SC dismisses plea seeking withdrawal of Inner Line Permit in Nagaland

PIL sought direction to take steps for protection of life and liberty, properties, other fundamental rights of non-Nagas living in Dimapur.

New Delhi: The Supreme Court on Tuesday dismissed a plea seeking direction to the Centre and Nagaland government to not extend the Inner Line Permit (ILP) in new areas and ascertain the feasibility of withdrawing it.

The PIL, filed by BJP leader Ashwini Kumar Upadhyay, sought direction to take steps for protection of life and liberty, properties and other fundamental rights of non-Nagas living in Dimapur due to imposition to ILP.

The plea was dismissed by a bench headed by Chief Justice Ranjan Gogoi, comprising Justices Deepak Gupta and Aniruddha Bose.

The petition sought direction to declare that "all Indian citizens shall have the right to move freely throughout the territory of India and Sections 2, 3 and 4 of the Bengal Eastern Frontier Regulation, 1873, which gives unbridled power to the State to prescribe ILP for Indian citizens, is arbitrary unreasonable and offends Articles 14, 15, 19 and 21 of the Constitution of India."

It stated that the colonial era regulation was passed by the then British government to prohibit Indian citizens from moving to select districts to create a monopoly in business and the State Cabinet has taken a decision to extend the operation of the 1873 Regulation in Dimapur.

It added, "Therefore, many non-Nagas who have landed properties with commercial shops, godowns, etc. and who are staying in as tenants, and many locals who earn their income by means of collecting house rent from tenants would be adversely affected."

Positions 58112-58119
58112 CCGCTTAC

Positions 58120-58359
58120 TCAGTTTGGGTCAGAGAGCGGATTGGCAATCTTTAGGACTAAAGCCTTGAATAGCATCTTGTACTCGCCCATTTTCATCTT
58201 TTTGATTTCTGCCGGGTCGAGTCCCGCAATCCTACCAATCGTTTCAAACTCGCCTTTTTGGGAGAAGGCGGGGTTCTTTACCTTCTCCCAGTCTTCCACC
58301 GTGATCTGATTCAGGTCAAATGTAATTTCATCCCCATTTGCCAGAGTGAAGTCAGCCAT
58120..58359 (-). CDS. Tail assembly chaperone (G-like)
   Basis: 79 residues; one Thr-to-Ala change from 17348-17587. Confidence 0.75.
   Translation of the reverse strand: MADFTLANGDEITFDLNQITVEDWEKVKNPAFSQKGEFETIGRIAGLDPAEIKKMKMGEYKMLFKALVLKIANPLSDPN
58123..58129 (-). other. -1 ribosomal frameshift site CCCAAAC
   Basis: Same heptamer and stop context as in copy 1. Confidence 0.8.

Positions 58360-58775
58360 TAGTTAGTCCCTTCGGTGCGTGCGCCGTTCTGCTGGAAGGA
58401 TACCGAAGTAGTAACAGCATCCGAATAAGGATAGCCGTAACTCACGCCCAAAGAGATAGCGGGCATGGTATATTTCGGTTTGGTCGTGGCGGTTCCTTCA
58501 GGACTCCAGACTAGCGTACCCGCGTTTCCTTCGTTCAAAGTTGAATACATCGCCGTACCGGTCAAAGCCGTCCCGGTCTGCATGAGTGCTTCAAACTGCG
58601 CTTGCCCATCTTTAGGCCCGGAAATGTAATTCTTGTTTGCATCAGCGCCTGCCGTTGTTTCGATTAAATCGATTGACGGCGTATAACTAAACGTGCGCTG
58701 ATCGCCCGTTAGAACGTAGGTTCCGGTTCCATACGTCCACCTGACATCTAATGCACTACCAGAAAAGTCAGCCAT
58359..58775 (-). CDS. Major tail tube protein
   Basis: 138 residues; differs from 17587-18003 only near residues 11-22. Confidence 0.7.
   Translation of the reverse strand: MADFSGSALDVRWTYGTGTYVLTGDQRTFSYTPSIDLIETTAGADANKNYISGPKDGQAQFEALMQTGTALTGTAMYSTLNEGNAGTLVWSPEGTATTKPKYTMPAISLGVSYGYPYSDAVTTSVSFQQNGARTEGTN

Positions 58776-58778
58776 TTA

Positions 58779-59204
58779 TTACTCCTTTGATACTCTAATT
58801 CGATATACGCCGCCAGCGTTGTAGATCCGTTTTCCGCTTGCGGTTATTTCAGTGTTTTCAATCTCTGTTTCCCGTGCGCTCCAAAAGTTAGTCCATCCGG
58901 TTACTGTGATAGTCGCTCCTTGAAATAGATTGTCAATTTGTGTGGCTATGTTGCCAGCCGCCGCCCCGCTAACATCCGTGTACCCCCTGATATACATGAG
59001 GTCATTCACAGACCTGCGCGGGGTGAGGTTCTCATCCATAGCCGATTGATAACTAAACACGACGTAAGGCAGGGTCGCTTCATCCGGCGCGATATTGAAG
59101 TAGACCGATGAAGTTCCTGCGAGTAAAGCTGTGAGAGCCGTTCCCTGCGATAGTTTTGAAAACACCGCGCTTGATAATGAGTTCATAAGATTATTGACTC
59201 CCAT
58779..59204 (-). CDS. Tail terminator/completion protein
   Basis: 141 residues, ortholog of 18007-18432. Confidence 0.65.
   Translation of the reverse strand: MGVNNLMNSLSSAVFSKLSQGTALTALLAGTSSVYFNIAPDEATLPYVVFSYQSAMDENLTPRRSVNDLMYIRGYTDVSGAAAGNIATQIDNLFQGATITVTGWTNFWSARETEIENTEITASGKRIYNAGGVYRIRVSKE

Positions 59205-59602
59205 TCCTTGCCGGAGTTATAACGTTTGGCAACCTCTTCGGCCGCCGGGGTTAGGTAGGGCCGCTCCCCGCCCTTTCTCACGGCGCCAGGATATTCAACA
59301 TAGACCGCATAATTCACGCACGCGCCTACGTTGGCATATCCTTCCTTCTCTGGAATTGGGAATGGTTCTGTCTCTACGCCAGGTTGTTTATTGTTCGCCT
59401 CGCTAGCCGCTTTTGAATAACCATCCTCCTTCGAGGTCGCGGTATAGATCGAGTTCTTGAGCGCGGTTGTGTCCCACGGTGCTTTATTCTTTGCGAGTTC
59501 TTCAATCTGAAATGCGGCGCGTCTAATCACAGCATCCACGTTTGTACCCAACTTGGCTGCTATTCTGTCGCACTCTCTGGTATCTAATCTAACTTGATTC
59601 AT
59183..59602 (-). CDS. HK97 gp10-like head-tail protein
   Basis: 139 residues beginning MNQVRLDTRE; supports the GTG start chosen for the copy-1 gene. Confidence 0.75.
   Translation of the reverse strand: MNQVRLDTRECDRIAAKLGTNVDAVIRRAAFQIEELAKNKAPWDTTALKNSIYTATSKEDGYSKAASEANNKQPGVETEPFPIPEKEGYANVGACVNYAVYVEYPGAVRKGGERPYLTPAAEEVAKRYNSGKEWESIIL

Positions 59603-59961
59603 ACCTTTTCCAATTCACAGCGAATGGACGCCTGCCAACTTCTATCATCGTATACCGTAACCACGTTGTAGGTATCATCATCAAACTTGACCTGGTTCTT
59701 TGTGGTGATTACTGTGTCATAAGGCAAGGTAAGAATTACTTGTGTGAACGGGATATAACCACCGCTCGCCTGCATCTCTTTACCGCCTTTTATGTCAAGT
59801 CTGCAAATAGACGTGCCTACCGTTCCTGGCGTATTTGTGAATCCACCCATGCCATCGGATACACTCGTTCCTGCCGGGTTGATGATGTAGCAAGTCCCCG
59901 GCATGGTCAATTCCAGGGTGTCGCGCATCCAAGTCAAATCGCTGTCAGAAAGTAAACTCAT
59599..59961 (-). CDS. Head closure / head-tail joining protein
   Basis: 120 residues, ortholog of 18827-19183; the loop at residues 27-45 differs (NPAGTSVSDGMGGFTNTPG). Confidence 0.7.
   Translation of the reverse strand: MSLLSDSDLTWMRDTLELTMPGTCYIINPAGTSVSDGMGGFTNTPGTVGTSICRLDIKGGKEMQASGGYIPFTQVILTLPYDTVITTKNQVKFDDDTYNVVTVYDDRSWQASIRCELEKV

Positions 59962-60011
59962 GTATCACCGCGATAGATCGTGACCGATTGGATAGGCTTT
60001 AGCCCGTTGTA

"Gujaratis, Rajasthanis, Biharis, Jharkhandis, Bengalis, Gorkhas, Bodos, Dimasas, Karbis, Garos etc. have been regarded as outsiders by the government of Nagaland, which is racial discrimination," the petitioner contended.

The government should not encourage ILP system and should instead make sure that people of particular states are not deprived of economic opportunities due to migrants, it said, adding that the Constitution provides free movement of Indian citizens across the country and to get permission from the government to visit any place denies this right.

"Many traders/businessmen have to close down their business and leave Dimapur... a cosmopolitan town, such as Dimapur cannot be converted exclusively for Hill tribes on racial ground when it was never an integral part of Naga Hills," the petition read.

"When Nagaland acquired statehood, Dimapur, being a part of Assam, was legally and constitutionally excluded from the Naga Hills and from the Sixth Schedule. But, petitioner doesn't know how it was again included in the State of Nagaland after exclusion from Sixth Schedule?" the petitioner asked.

If all North-Eastern States adopt such an alien concept, then the concept of citizenship will be diluted and fundamental rights will be immensely circumscribed, said Upadhyay.

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